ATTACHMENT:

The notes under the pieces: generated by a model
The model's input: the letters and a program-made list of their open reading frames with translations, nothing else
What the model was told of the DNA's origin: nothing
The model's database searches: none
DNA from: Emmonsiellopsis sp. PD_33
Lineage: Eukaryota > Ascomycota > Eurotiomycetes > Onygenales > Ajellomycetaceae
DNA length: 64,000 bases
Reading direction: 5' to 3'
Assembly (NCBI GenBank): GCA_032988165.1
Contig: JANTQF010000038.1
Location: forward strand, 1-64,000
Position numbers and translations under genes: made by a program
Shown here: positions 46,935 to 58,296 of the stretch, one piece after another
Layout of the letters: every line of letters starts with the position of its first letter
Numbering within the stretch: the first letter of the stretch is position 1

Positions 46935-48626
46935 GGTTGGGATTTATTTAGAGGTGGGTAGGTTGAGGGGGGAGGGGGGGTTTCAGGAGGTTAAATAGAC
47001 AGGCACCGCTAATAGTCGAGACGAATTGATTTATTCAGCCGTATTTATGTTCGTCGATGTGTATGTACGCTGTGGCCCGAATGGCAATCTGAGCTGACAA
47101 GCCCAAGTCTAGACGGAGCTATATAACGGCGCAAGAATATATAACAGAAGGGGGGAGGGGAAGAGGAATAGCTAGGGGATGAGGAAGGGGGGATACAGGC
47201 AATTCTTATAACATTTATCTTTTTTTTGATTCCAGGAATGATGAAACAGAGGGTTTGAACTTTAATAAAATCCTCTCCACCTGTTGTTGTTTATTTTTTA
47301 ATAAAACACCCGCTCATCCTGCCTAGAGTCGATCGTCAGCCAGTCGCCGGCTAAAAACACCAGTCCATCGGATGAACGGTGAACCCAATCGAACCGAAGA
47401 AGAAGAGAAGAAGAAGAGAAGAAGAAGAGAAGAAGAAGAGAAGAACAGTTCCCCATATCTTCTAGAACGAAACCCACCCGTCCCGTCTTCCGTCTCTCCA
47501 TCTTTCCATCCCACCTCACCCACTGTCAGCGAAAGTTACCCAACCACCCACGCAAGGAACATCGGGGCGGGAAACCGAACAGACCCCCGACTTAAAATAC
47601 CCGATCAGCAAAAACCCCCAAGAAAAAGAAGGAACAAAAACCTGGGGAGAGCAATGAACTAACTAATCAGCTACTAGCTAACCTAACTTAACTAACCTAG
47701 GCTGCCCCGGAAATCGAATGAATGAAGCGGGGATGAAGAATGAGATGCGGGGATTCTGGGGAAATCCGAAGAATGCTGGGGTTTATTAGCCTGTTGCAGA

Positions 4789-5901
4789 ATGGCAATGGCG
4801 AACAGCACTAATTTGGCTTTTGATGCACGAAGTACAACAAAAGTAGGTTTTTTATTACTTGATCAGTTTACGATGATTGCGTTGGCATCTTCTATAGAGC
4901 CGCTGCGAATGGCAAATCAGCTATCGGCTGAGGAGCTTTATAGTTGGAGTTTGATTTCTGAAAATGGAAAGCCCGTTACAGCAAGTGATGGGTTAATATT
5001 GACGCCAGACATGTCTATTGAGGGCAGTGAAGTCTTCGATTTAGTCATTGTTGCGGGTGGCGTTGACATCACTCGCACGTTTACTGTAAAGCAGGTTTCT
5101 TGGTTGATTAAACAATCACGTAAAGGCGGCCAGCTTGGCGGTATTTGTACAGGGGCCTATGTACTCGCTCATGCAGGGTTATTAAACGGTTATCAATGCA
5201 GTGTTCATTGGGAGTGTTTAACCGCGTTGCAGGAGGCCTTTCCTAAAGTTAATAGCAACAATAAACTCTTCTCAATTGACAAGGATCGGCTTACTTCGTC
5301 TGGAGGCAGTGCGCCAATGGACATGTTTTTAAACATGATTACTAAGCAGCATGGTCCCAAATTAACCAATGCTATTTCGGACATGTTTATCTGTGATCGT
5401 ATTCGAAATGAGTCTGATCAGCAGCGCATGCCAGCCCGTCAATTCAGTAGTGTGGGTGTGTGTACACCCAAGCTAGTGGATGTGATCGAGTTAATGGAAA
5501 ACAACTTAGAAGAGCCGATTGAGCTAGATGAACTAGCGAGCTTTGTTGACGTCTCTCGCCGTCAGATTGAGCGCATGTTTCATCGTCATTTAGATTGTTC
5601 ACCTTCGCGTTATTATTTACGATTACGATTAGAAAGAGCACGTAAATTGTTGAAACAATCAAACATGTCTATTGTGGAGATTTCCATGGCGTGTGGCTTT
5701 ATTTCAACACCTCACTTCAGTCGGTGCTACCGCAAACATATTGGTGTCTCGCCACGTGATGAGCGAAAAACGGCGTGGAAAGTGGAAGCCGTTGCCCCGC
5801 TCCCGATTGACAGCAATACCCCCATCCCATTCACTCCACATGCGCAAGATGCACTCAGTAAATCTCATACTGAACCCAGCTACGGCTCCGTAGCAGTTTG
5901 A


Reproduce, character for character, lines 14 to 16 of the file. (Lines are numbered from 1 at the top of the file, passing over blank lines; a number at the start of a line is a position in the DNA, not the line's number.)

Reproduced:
Layout of the letters: every line of letters starts with the position of its first letter
Numbering within the stretch: the first letter of the stretch is position 1

Positions 46935-48626